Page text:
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Life Health > Annuities > Variable Annuities

What influences VA policy owners?

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The presence of living benefits in variable annuities influences policy owner’s behavior with the contracts. Earlier this year, Ruark Consulting in Simsbury, Connecticut conducted its Variable Annuity Industry Experience Study. The full study results are proprietary but Peter Gourley, vice president at Ruark, shared the key results and elaborated on their meaning.

Low aggregate surrender rates:

“The material decline in industry surrender rates during the onset of the economic recession has evolved into flatter surrender rates over the past several years.”

Surrender rates declined by more than half their previous levels during the recession, Gourley points out. That made sense, he says, because people were unsure of what to do with their money. Despite the investment markets’ subsequent strong performance, surrender rates have not spiked back up. 

“We attribute that to a change in what’s available on the VA marketplace for guarantees that as companies have gotten a little risk-averse and made their guarantees a little less rich,” Gourley says. “As a result, it’s no longer possible to give up your VA contract in favor of the next best guarantee, that the guarantees are no longer richer than they were in the past. And, so, I think that’s causing people to hold on to their VA contracts to protect those guarantees a bit more.”

Sensitivity to moneyness and guarantee type:

“The ‘in-the-money’ effect, as owners have higher persistency when they perceive more value in annuity guarantees, is still strongly in effect. Also, surrender values are much lower for contracts with a living benefit, particularly GMIB (guaranteed minimum income benefit) and GLWB (guaranteed lifetime withdrawal benefit).”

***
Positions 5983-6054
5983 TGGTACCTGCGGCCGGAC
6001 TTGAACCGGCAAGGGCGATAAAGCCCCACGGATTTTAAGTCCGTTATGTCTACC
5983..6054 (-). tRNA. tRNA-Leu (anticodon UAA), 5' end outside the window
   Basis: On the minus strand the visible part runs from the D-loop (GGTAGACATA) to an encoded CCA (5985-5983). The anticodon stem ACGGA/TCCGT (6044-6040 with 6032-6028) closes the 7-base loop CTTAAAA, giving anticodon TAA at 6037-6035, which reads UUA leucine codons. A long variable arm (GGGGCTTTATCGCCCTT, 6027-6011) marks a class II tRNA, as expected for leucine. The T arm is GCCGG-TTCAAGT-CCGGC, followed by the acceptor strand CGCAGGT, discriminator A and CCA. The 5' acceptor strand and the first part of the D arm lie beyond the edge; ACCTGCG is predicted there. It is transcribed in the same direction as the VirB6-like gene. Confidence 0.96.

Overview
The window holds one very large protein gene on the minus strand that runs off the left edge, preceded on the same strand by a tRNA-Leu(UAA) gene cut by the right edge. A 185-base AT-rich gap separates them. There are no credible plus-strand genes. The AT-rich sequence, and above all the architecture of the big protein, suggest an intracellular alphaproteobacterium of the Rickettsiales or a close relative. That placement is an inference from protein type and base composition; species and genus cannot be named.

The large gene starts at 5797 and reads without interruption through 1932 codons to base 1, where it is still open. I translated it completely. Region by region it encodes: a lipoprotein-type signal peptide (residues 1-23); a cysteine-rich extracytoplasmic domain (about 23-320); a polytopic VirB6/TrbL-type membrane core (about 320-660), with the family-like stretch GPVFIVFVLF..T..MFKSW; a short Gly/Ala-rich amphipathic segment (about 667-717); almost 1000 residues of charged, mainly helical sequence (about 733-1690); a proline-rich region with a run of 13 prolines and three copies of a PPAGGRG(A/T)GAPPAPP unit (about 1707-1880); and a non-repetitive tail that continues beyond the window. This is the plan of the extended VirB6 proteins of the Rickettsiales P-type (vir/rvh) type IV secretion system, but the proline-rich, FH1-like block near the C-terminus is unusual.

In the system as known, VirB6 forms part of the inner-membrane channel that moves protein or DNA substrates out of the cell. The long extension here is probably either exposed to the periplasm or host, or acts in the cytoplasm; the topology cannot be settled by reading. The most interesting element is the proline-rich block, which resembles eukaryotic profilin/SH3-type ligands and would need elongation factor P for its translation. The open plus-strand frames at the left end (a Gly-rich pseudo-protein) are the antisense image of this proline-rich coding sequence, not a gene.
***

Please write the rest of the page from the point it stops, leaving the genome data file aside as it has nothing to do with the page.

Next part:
“There’s what the actuaries would call a dynamic effect that is surrender rates go down as the value of the guarantee goes up,” says Gourley. “And, we notice that effect is still present, is relatively unchanged, despite the financial crisis and so forth.”

Low partial withdrawal utilization:

“Partial withdrawal frequency increases with age, as expected for GLWB products positioned to provide retirement income. Partial withdrawal utilization continues to be less than fully efficient.”

Low GMIB exercise rates:

“Overall GMIB exercise for the 10-year wait rider is in the low single digits, with higher rates for older ages, in-the-money contracts, and in the first year of eligibility. Contracts that provide dollar-for-dollar withdrawal reductions have much lower exercise rates than those that reduce the benefit in a pro-rata fashion.”

“We’re still seeing the same historical reluctance for people to give up control of their money and turn it into a fixed annuity,” Gourley notes. “Perhaps it’s not a surprise from that standpoint, but yet if you think about the value of these guarantees, I think we would probably still say that the rates of annuitization are perhaps a little bit less than people might have expected.”


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